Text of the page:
What do Irish insurance
customers really want?



Future of Insurance

Overview

The level of discussion and hype around digital and innovation remain high within the Irish insurance industry. While the market is saturated with opinions on what is possible with respect to re-imagined personal lines products, there is limited fact-based actionable insight on what consumers want.

What we did

We surveyed over 500 Irish customers to investigate which features of home and motor insurance are most attractive.

The results give a clear indication of preferences, with four main themes identified. Insurers can help use these findings to help guide the launch of new products, services and partnerships.

1. Customers want simplicity, flexibility and transparency

Customer needs are changing; survey results show many are reconsidering the value of insurance products, with respondents favouring “Basic” and “Self Controlled & Adjustable” product types over others for both home and motor.

Key takeaways:

  • Design and deliver products and services that are easy to understand, engage with and put the customer in control
  • Understand how attitudes and preferences vary by segment, and tailor offerings and communications accordingly
  • Meet customer expectations by offering new and interesting features that differentiate them
  • Put the customer at the core of the design process and get to the root of what drives them and ultimately delights them

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2. Poor brand awareness highlights growing disconnection of the customer relationship

Insurance purchasing behaviour is changing and customers have more options in how they engage with providers.

The emergence of new distribution options has created the risk of incumbents becoming more and more irrelevant in the eyes of the customer.

Survey results show a sense of disconnection with low levels of brand recognition being evidenced across both motor and home products.

Key takeaways:

  • Focus on maximising opportunities to engage customers in meaningful ways, at the right time, through personalised experiences
  • Have a clear targeting strategy, leveraging data insights to deliver relevant value propositions to chosen segments as and when they need them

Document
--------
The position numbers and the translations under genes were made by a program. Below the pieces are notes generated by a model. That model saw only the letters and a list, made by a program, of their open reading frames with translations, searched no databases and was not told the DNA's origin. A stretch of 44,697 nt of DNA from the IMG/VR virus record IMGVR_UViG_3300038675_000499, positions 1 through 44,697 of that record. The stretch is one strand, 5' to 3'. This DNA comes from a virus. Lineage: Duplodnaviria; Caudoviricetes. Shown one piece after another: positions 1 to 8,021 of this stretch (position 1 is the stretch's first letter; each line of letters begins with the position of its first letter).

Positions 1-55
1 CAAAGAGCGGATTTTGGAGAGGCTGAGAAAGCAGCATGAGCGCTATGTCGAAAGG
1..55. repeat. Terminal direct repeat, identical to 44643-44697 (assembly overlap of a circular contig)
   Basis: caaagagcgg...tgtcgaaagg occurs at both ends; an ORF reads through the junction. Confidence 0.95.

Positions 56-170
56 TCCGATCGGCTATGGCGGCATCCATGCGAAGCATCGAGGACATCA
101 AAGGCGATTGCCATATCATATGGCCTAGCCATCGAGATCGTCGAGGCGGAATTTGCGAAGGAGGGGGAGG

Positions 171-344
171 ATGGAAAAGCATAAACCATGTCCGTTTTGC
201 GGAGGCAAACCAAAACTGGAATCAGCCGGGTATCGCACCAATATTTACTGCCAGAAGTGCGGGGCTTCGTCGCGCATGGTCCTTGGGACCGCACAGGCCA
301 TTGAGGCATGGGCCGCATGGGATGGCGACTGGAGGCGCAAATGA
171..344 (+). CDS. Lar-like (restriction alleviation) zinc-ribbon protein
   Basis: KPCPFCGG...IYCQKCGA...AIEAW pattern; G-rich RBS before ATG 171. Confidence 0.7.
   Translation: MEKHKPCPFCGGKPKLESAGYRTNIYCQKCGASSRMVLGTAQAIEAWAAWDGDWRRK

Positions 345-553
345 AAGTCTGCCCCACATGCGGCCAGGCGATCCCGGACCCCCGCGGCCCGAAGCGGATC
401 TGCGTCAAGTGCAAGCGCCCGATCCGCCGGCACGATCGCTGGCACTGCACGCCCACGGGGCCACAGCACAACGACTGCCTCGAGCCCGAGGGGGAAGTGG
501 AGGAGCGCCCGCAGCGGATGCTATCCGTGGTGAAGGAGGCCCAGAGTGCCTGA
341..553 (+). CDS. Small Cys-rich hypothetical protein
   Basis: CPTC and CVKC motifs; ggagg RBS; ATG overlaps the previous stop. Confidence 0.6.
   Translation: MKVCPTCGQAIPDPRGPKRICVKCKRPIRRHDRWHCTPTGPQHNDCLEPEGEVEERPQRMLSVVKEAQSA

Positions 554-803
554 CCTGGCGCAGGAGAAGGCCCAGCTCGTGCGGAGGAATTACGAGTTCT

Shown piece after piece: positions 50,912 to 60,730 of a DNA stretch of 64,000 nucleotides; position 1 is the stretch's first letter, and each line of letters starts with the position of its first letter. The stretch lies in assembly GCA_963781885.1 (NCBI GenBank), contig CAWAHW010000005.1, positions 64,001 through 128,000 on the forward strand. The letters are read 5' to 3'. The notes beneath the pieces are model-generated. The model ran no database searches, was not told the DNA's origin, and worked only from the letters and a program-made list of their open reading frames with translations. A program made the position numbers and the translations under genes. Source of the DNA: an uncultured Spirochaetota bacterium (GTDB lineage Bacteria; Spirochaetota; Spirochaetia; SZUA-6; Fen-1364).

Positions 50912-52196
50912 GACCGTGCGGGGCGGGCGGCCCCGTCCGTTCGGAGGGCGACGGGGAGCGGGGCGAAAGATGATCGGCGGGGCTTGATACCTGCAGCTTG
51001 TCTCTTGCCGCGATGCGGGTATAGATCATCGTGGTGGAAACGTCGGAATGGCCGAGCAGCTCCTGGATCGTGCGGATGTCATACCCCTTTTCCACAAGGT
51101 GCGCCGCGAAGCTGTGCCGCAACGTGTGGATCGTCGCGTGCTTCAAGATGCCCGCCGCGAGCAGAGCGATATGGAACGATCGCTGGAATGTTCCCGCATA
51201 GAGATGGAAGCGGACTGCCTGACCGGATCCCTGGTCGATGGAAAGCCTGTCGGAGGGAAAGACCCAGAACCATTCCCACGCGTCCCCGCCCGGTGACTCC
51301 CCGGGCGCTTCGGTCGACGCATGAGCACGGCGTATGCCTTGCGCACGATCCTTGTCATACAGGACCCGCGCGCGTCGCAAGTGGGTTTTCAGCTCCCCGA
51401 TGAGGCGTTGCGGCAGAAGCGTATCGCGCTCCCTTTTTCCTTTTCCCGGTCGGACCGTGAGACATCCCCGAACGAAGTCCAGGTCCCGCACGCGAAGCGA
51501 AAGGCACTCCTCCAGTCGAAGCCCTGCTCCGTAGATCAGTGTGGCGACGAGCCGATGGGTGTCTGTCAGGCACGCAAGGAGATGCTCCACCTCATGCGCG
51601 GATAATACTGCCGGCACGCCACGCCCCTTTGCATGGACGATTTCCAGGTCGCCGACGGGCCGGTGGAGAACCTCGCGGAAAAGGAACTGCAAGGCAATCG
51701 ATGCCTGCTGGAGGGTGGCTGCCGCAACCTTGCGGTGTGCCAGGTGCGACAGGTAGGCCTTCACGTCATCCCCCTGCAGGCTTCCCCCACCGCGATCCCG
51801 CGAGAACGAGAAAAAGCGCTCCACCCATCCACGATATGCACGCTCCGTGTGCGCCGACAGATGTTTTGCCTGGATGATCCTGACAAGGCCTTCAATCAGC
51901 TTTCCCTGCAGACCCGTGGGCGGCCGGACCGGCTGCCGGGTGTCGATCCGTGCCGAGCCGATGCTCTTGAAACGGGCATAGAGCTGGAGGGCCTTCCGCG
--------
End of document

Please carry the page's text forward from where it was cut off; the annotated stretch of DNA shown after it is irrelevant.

• Invest in capabilities and architecture that can enable the ‘insurer of the future’, bring marketing, sales, and distribution closer together as part of one integrated journey enabling seamless and impactful customer experiences

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3. Digital is table stakes and top of mind for customers

There has been a slow start to digital transformation and insurers face the challenge of either where to begin or where to go next, with an enforced shift in demand for digital and self service experiences putting increased pressure on legacy operations.

Key takeaways:

  • Consider voice as a channel within your broader distribution strategy; there’s clear inclination towards digital channel usage but customers want the flexibility to speak to someone
  • Recognise customers’ interactions and develop tailored treatment strategies, leveraging a combination of channels in the right way
  • Differentiate by maximising touchpoints with customers, creating new and more meaningful opportunities to drive engagement

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4. Increasing demand for differentiated and innovative propositions

Results show an emerging appetite for more proactive, innovative and parametric features, beyond pure price and coverage.

There is resistance to sharing personal data with insurance companies to enable value adding or other data-based services, even if there is a potential cost reduction involved. Respondents were most reluctant to share data associated with their social media history.

Key takeaways:

  • Continue to strengthen and build trusted relationships with customers
  • Understand what features different segments will respond to and leverage innovation to target new revenue streams
  • Make strategic choices about “where to play” and “how to win”, making conscious decisions in relation to which capabilities are foundational versus those they will invest in to truly differentiate themselves
  • Consider quicker routes to market by establishing a clear partnership strategy, collaborating with alliances and ecosystem players to complement existing capabilities

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Conclusion

Results show a marked preference for simplicity and flexibility. The key challenge for insurers going forward will be understanding how they need to phase and prioritise investment to realise business value early while enabling maximum return in the long run.

The “insurer of the future” is customer centric, data rich, multi-channel and agile in terms of their technology, workforce, and ways of working. This can only be enabled through making clear decisions in relation to their underlying capabilities and placing brave bets around their transformation agenda.

Contacts

Ciara Regan

Ciara Regan

Partner, Insurance Leader

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Donal Lehane

Donal Lehane

Partner, Head of Financial Services

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Michael Ennis

Michael Ennis

Director, Data Analytics and Cognitive AI Lead

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Ciara Regan

Yvonne Byrne

Partner, Consulting

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Donal Lehane

Deirdre Furlong

Director, Deloitte Digital

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